Baldwin Park Unified School District
Baldwin Park Unified’s College Fair Draws Over 1,000 Students, Families
BALDWIN PARK – Jones Jr. High seventh-grader Trinity Heredia entered the 11th annual Baldwin Park Unified College Fair with no clear direction about higher education or careers and left with a stack of college packets, an idea of where she would like to go to college and what she plans to study.
“This event was amazing – it taught me so much about the different types of majors when I get to college and it helped me decide that I want a major that focuses on music,” Trinity said. “The fair showed me that there are so many great college opportunities available and it helped bring Azusa Pacific University to my attention as a college that I would like to attend.”
Trinity attended the Sept. 30 event at Sierra Vista High School with her mother, Araceli, and more than 1,000 Baldwin Park Unified students and parents.
“I know my daughter is still young, but I wanted her to see all the career opportunities one can achieve by attending college,” Araceli Heredia said. “The event also did a great job of describing how colleges work and what to expect in terms of academics, finances, different types of majors and campus life.”
The event featured 45 workshops detailing college issues including admissions, college choice, financial aid and scholarships. Students also met with representatives from 31 institutions, including four-year colleges and universities, community colleges, technical schools and the armed forces.
Assemblywoman Blanca E. Rubio gave the event’s keynote speech, describing how Baldwin Park Unified and a college degree helped her ascend from a low socioeconomic class to the state Assembly.
“I can say from experience that there is no excuse. Poverty is not an excuse, neither is being an undocumented student – the education that we have available is at your fingertips and you all need to take advantage of it,” Rubio said. “No one dictates what you can become, only you can determine that through hard work, dedication and your education choices.”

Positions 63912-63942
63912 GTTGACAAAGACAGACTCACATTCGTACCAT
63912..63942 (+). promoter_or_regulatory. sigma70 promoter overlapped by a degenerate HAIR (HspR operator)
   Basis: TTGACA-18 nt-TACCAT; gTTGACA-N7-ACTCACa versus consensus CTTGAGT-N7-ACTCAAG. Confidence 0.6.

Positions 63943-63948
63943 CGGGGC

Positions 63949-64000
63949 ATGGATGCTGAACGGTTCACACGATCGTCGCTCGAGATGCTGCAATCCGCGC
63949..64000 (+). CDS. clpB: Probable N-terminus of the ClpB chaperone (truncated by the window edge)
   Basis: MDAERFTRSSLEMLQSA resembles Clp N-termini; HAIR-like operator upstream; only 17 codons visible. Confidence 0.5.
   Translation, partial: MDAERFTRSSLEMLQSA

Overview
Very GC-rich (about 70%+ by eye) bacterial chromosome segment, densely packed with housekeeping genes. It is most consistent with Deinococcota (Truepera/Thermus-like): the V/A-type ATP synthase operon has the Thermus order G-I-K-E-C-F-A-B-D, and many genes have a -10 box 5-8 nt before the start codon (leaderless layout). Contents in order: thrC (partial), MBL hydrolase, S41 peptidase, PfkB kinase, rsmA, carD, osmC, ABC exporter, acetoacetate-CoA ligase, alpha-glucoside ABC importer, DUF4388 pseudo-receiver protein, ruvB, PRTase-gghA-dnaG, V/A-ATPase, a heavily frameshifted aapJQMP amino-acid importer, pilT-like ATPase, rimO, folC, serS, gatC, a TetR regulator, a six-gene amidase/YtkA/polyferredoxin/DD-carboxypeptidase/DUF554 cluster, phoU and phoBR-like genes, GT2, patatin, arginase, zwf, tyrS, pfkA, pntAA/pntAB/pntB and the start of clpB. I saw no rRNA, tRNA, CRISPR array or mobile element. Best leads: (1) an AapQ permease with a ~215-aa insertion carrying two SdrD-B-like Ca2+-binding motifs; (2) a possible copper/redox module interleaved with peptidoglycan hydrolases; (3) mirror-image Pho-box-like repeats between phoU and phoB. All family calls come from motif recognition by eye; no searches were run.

Sierra Vista High junior Gabriela Favela said the best aspect of attending the college fair was the diversity of college representatives available to meet.
“I want to major in criminal justice so I’m looking into schools that have a good criminal justice program, like UC San Diego since they have a representative here,” Favela said.
Sierra Vista senior Brandon Urbina said he found the graduate panel, featuring Baldwin Park Unified alumni, to be the most helpful workshop because the speakers eased his mind about a host of stressful college topics.
“I learned great tips on how to stay financially stable while in college, to stay out of debt as well as what colleges look for in a student beyond grades and on more of a personal level,” Urbina said. “The speakers also made a great point about keeping your mind open when selecting a major and career because your decisions can always be changed.”
Urbina plans to major in business; he’s considering UC San Diego, UC Santa Barbara and the University of La Verne.
“Here at Baldwin Park Unified, our mission is to ensure high achievement for all learners – we want our students to continue to achieve when they leave the District and that is why this college fair is so important,” Superintendent Dr. Froilan N. Mendoza said. “Learning firsthand from college representatives and alumni is a great way to take that next step toward achieving their goals.”
BPUSD_FAIR_1: Sierra Vista junior Gabriela Favela speaks with a representative from the Mark Daniel Flores Music Foundation during Baldwin Park Unified’s 11th annual college fair. The Sept. 30 event hosted representatives from 31 institutions, such as four-year colleges and universities, community colleges, technical schools and the armed forces, to speak with attendees about the importance of developing college and career plans.
BPUSD_FAIR_2: Mt. San Antonio College representative Teresa Pham speaks with Baldwin Park Unified students and their parents about financial aid and scholarship opportunities during the District’s 11th annual college fair on Sept. 30. The event featured 45 workshops detailing college issues including admissions, college choice, financial aid, different available majors and campus life.